Through my past five years working as a freelance writer and editor, I continuously notice creatives want to pick my brain. Writers may not understand what an editor's job entails or new self-publishing authors don't always know how the process works.
But most people are looking for motivation, inspiration, support, and justification in their project.
They want to know if the story they're working on is worth the effort because either they're new to the industry or unsure of their skills. Others need help staying on track to meet their word count goals or refueling their creativity to finish the book.
Many creatives aren't sure where to start or even know exactly what service(s) they need. They're looking for a place full of answers to get started.
If this sounds like you, a writing coach could be the answer. Keep reading to learn how to decide if a writing coach is right for you. I'll show you the most important reasons you could benefit from their help.
What is a Writing Coach?
The quote, "Those who can't do, teach" couldn't be further from the truth when it comes to creative works.
Many coaches have industry experience in multiple fields or work as a writing coach and freelance editor and/or writer.
First, let me explain exactly what a writing coach is/does.
A writing coach assists you in completing your project. They do not always ghostwrite or edit your book. They guide you through the writing process, becoming your companion for any stage of your journey.
Writing coaches might help develop your plot, determine the tone, match the voice to your audience, or make sure the narrative is captivating and coherent.
They work on various types of writing, based on their experience. Writing coaches might show you how to become a freelance writer or a small business owner. Or, they focus on academic research like essays, fiction books, poetry, short stories, or nonfiction works.
Overall, a writing coach becomes your mentor.
If you're writing a book, they might ask you to reach a certain word count each week and review your work. Depending on the goals you set with your coach, your coach might point out areas for re-writing or focus on developing characters more fully.
Many times, authors hire a writing coach to completely boost the process from beginning to end. The writing coach helps with the story development and might even perform the final proofread before your manuscript publishes.
Other times, authors who are having difficulty with a writing technique or getting the final draft done seek a coach for encouragement and skill-building.
Book publishing coaches, on the other hand, might help with other publishing or business-related tasks like design, marketing, production, etc. Some coaches might cover both writing and non-writing parts of the process. Occasionally, a coach will offer editing services in conjunction with their coaching services or for an additional price.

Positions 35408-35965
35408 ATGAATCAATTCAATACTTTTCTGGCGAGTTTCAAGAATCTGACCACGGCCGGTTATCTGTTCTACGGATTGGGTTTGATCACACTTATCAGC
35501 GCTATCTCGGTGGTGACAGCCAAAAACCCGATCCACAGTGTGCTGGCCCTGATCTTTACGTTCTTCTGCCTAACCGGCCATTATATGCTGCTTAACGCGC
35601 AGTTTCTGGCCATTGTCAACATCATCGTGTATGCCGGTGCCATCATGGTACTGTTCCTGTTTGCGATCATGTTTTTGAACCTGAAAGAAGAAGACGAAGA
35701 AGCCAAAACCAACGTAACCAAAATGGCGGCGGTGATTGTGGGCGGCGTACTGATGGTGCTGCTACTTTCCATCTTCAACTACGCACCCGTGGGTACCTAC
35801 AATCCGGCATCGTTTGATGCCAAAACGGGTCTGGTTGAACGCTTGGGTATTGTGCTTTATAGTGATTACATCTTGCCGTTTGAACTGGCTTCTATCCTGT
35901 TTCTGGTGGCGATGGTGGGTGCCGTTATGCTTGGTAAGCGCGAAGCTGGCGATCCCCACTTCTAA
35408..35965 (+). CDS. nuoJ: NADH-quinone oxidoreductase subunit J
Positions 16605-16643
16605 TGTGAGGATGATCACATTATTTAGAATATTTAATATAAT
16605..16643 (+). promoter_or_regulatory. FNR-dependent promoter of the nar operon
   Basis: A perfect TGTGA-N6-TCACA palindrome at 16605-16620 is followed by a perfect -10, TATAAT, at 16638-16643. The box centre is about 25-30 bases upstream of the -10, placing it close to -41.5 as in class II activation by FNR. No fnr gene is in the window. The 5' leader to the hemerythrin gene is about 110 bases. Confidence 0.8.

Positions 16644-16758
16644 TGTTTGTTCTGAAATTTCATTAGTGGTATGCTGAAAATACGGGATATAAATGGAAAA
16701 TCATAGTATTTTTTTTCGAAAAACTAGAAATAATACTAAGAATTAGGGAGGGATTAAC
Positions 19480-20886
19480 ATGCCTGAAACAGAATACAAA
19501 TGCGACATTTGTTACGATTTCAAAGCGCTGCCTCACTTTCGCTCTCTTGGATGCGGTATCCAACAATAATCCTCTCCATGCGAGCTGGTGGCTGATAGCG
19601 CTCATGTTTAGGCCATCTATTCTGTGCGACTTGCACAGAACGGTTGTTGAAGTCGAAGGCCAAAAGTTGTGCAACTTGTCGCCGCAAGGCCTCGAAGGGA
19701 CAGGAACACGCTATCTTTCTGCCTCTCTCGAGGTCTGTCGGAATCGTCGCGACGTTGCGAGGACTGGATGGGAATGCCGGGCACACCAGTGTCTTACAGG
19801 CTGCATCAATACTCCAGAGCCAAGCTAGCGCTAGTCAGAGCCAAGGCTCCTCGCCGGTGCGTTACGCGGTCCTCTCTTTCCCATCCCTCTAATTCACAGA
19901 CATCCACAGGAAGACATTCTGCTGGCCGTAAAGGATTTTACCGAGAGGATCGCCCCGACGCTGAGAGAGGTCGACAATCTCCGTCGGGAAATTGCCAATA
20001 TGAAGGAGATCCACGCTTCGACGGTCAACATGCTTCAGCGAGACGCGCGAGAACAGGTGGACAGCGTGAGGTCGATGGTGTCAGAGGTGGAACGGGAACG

Unlike a writing coach, the editor focuses on evaluating the language of your book. They will either:
- Critique, or offer a professional opinion, of your manuscript
- Beta read a completed book from the reader's perspective before the final editing stage
- Line edit a manuscript, offering page-by-page changes and a detailed evaluation of the overall work/message
- Proofread (or copyedit) your completed book for grammar and errors one last time before publishing.
So, it's crucial to understand which services you need to find the right coach for you.
How do you know? Think about your project. What's holding you back? What are your strengths and weaknesses? What do you hope to accomplish?
How to Tell If a Writing Coach Is Right for You
Here are a few easy ways to know you could benefit from hiring a writing coach.
1. You're New to Writing
When tackling the unfamiliar, the advice of a pro could save you an immense amount of time. Hiring a writing coach cuts back on the time you spend through trial and error in a new industry. They use their experience to speed up the process.
Whether you're writing a book for the first time or simply moving into a new type of writing, like from journalism or to marketing copy writing, coaches make your first time a bit easier.
If you know your goal, but don't know how to get there, talk to a coach. They create and implement plans for your success.
2. You Struggle with Time Management
There are so many reasons you might have trouble staying on track. Some writers struggle with setting clear goals and deadlines for themselves, others fall into writer's block or procrastinate.